big fellows, as big as a man and a deal stronger. Curious glassy
gray eyes they have, under red tufts, and they just sat and gloated
and gloated. Challenger is no chicken, but even he was cowed.
He managed to struggle to his feet, and yelled out at them to have
done with it and get it over. I think he had gone a bit off his
head at the suddenness of it, for he raged and cursed at them
like a lunatic. If they had been a row of his favorite Pressmen
he could not have slanged them worse."

"Well, what did they do?" I was enthralled by the strange story
which my companion was whispering into my ear, while all the time
his keen eyes were shooting in every direction and his hand
grasping his cocked rifle.

"I thought it was the end of us, but instead of that it started
them on a new line. They all jabbered and chattered together.
Then one of them stood out beside Challenger. You'll smile,
young fellah, but 'pon my word they might have been kinsmen.
I couldn't have believed it if I hadn't seen it with my own eyes.
This old ape-man--he was their chief--was a sort of red Challenger,
with every one of our friend's beauty points, only just a trifle
more so. He had the short body, the big shoulders, the round chest,
no neck, a great ruddy frill of a beard, the tufted eyebrows,
the `What do you want, damn you!' look about the eyes, and the
whole catalogue. When the ape-man stood by Challenger and put his
paw on his shoulder, the thing was complete. Summerlee was a bit
hysterical, and he laughed till he cried. The ape-men laughed too--
or at least they put up the devil of a cacklin'--and they set to
work to drag us off through the forest. They wouldn't touch the
guns and things--thought them dangerous, I expect--but they carried
away all our loose food. Summerlee and I got some rough handlin'
on the way--there's my skin and my clothes to prove it--for they
took us a bee-line through the brambles, and their own hides are
like leather. But Challenger was all right. Four of them carried
him shoulder high, and he went like a Roman emperor. What's that?"

It was a strange clicking noise in the distance not unlike castanets.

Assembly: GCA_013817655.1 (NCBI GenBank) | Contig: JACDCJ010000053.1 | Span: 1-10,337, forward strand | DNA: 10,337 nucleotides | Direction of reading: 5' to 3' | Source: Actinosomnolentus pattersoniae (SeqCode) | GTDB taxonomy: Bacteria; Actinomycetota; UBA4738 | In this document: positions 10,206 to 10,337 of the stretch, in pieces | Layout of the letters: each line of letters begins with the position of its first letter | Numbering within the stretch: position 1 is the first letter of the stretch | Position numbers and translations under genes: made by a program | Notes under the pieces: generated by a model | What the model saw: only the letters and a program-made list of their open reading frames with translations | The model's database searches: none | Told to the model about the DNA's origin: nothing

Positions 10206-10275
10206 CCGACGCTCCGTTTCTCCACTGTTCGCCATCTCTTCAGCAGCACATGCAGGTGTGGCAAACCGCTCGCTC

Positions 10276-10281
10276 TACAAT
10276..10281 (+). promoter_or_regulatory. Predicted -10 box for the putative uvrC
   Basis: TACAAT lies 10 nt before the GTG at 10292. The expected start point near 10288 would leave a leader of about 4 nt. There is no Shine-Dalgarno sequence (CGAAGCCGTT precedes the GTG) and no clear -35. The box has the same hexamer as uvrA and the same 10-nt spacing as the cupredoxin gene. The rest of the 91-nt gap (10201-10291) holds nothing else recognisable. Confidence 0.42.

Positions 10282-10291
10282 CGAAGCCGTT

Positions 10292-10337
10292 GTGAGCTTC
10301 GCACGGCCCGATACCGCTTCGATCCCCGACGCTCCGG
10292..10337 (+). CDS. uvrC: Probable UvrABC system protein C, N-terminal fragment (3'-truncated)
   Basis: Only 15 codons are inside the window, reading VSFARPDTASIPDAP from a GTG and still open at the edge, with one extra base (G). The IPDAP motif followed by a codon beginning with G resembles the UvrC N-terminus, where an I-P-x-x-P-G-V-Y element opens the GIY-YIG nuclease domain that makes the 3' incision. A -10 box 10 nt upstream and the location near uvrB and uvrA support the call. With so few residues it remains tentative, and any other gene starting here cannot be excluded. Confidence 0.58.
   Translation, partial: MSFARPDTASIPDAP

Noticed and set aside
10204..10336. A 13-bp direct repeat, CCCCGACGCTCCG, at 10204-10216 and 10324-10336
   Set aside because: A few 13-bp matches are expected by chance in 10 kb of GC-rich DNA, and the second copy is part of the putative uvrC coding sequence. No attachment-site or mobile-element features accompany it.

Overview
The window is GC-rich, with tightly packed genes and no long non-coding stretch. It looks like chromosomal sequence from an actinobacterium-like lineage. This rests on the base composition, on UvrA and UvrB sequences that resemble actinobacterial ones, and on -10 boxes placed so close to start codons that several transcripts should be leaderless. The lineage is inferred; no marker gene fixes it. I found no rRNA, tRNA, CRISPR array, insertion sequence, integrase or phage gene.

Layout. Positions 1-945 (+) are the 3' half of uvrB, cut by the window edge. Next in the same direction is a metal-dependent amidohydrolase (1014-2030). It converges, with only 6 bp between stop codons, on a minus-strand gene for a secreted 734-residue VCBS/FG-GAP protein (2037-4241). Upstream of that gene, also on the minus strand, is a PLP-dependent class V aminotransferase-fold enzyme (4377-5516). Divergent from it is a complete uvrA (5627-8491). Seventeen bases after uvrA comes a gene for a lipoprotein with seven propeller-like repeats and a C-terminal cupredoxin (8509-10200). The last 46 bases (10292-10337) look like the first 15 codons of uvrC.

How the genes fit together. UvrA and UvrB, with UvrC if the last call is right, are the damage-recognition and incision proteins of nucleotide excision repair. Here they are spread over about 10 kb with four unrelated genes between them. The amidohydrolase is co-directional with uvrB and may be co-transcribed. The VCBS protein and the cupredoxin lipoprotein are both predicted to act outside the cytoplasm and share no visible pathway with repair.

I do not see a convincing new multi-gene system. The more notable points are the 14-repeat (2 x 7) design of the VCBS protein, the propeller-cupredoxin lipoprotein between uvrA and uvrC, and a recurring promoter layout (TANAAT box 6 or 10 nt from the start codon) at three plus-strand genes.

"There they go!" said my companion, slipping cartridges into the
second double barrelled "Express." "Load them all up, young
fellah my lad, for we're not going to be taken alive, and don't
you think it! That's the row they make when they are excited.
By George! they'll have something to excite them if they put us up.
The `Last Stand of the Grays' won't be in it. `With their
rifles grasped in their stiffened hands, mid a ring of the dead
and dyin',' as some fathead sings. Can you hear them now?"

"Very far away."

"That little lot will do no good, but I expect their search
parties are all over the wood. Well, I was telling you my tale
of woe. They got us soon to this town of theirs--about a
thousand huts of branches and leaves in a great grove of trees
near the edge of the cliff. It's three or four miles from here.
The filthy beasts fingered me all over, and I feel as if I should
never be clean again. They tied us up--the fellow who handled me
could tie like a bosun--and there we lay with our toes up,
beneath a tree, while a great brute stood guard over us with a
club in his hand. When I say `we' I mean Summerlee and myself.
Old Challenger was up a tree, eatin' pines and havin' the time of
his life. I'm bound to say that he managed to get some fruit to
us, and with his own hands he loosened our bonds. If you'd seen
him sitting up in that tree hob-nobbin' with his twin
brother--and singin' in that rollin' bass of his, `Ring out, wild
bells,' cause music of any kind seemed to put 'em in a good
humor, you'd have smiled; but we weren't in much mood for
laughin', as you can guess. They were inclined, within limits,
to let him do what he liked, but they drew the line pretty
sharply at us. It was a mighty consolation to us all to know
that you were runnin' loose and had the archives in your keepin'.

"Well, now, young fellah, I'll tell you what will surprise you.
You say you saw signs of men, and fires, traps, and the like.
Well, we have seen the natives themselves. Poor devils they
were, down-faced little chaps, and had enough to make them so.
It seems that the humans hold one side of this plateau--over
yonder, where you saw the caves--and the ape-men hold this side,
and there is bloody war between them all the time. That's the
situation, so far as I could follow it. Well, yesterday the
ape-men got hold of a dozen of the humans and brought them in
as prisoners. You never heard such a jabberin' and shriekin' in
your life. The men were little red fellows, and had been bitten
and clawed so that they could hardly walk. The ape-men put two
of them to death there and then--fairly pulled the arm off one of
them--it was perfectly beastly. Plucky little chaps they are,
and hardly gave a squeak. But it turned us absolutely sick.